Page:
The verdict of the Presidential Election Petition Court was not totally unexpected, given the stark realities facing us as a nation and the state of the law.
The principles of presumption of regularity of elections and that of substantial conformity make it extremely difficult to prosecute elections successfully.
In this particular case, the burden placed upon the petitioners in order to upturn the election was practically insurmountable. To make matters worse, INEC practically fought the petitioners to a standstill, as if it was an interested party in the whole process.
I honestly don’t think anyone expected a different verdict from what was delivered in Abuja today, particularly the lawyers. The tension was completely unnecessary.
This is why we emphasize always that the focus of anyone hoping to birth a true change in our electoral history should be on the electoral umpire. Without first unbundling INEC to make it more independent, non-partisan and effective, anyone declared “winner” will most often coast to victory in the election tribunal.
Wednesday’s verdict should be a reason for sober reflection by all, especially for the parties in court, their lawyers and all lovers of democracy. The petitions could have been decided purely on points of law and within few days of the election.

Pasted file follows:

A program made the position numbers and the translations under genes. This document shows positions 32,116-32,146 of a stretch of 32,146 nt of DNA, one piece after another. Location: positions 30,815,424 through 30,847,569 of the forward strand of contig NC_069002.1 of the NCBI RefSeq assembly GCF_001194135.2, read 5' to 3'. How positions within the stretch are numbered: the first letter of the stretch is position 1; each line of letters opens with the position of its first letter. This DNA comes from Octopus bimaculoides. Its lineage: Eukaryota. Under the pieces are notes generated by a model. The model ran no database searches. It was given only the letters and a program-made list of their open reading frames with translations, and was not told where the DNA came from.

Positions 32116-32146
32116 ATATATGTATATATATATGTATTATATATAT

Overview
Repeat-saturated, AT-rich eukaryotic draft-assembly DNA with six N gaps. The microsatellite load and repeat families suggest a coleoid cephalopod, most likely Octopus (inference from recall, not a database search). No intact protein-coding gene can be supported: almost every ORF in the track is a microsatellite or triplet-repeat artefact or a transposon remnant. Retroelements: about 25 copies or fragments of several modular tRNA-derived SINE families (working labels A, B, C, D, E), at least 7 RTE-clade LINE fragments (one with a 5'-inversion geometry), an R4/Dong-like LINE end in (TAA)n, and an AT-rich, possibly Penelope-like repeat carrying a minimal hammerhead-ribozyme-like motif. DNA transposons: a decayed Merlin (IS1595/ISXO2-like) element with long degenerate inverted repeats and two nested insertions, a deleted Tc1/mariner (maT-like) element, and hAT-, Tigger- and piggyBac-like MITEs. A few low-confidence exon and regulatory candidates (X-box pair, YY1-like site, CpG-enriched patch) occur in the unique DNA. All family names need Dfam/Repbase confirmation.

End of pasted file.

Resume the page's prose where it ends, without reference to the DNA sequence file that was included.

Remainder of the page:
There can be no real victory in the resolution of the legal issues by the court when the fabric of our democratic engagements seem to have been hijacked and compromised. Part of the lesson in this process is for us to go back and review the electoral process and the litigations following it. INEC as it is presently constituted cannot birth any credible election in Nigeria.
In all, may be there was too much expectation that the status quo will be upturned, whereas many of the principles of law canvased had long been settled by the apex court.
While encouraging all parties to continue in towing the paths already defined by law for the ventilation of grievances, we owe Nigeria an urgent duty to dismantle INEC, urgently.